The website “Best Places” ranks cities on their cost of living, setting the average number for the United States at 100.
The list characterizes those above 100 as being higher than the rest of the US and separates the scale into categories like housing, cost of groceries, and utilities.
Charleston ranks higher in every category except for transportation and health costs.
13. Property Crime Is High
Though violent crime is lower in Charleston than throughout most of the rest of the state, property crime is still an issue.
Property crimes average around 24.21 per 1,000 people, placing it only slightly above the national average of 21.
South Carolina’s overall average is 29.4, and the state was ranked #9 among the US for prevalence in violent offenses.
The city itself is still very safe in comparison, but it is essential to keep these statistics in mind when moving.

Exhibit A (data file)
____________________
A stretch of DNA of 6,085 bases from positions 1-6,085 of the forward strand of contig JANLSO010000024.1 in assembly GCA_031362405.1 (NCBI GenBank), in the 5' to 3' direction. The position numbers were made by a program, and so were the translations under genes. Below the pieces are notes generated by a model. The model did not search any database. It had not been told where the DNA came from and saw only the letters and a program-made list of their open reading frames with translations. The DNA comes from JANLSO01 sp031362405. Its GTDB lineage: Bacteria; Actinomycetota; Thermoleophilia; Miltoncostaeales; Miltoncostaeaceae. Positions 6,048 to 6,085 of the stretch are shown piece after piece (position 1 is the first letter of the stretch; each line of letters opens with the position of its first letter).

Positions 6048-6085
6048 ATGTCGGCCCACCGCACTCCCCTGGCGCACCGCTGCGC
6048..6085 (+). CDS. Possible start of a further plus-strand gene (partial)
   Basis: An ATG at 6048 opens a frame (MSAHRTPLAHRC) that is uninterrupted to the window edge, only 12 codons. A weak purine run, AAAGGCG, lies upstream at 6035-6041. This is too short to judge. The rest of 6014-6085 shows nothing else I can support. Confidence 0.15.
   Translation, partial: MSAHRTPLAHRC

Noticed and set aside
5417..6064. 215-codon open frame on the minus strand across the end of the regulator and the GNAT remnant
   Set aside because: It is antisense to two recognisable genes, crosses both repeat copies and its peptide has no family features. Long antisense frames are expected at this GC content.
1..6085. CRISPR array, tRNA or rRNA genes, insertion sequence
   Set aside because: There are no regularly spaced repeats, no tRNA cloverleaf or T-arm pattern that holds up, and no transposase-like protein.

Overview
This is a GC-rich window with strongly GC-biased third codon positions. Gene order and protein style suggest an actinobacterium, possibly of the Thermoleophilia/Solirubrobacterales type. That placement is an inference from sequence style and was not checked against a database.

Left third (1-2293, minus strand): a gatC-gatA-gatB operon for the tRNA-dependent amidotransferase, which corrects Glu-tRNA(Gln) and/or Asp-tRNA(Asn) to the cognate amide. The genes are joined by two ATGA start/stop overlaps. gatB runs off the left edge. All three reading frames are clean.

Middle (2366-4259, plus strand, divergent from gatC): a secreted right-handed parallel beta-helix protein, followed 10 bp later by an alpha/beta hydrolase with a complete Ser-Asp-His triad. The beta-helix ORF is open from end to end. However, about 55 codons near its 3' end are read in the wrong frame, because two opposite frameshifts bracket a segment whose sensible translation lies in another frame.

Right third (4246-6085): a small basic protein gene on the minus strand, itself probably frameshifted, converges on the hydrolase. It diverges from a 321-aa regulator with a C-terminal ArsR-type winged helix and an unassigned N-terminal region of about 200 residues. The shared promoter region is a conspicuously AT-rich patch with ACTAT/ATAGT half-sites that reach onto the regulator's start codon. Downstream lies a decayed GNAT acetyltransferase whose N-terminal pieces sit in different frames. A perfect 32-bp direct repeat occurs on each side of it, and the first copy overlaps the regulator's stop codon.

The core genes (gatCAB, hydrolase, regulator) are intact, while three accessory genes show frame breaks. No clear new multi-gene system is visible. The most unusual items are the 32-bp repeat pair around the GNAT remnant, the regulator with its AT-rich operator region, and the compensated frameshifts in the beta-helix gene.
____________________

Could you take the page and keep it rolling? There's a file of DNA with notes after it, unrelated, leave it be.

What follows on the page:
14. Increase in Traffic
Any major city experiences its fair share of traffic concerns.
Charleston is no different. While the town itself is home to a little over 100,000 residents, the greater metro area of Charleston consists of nearly one million people.
This means that, during rush hour traffic, you can expect your drive to double in length.
On a positive note, the average commute time in Charleston is only about 22 minutes, which is well under the US average of 26.4 minutes.
15. Driving Downtown
The commute isn’t the only kind of driving to cause frustration in Charleston.
Driving downtown is its own unique beast.
The narrow streets make it nerve-racking to navigate in the first place.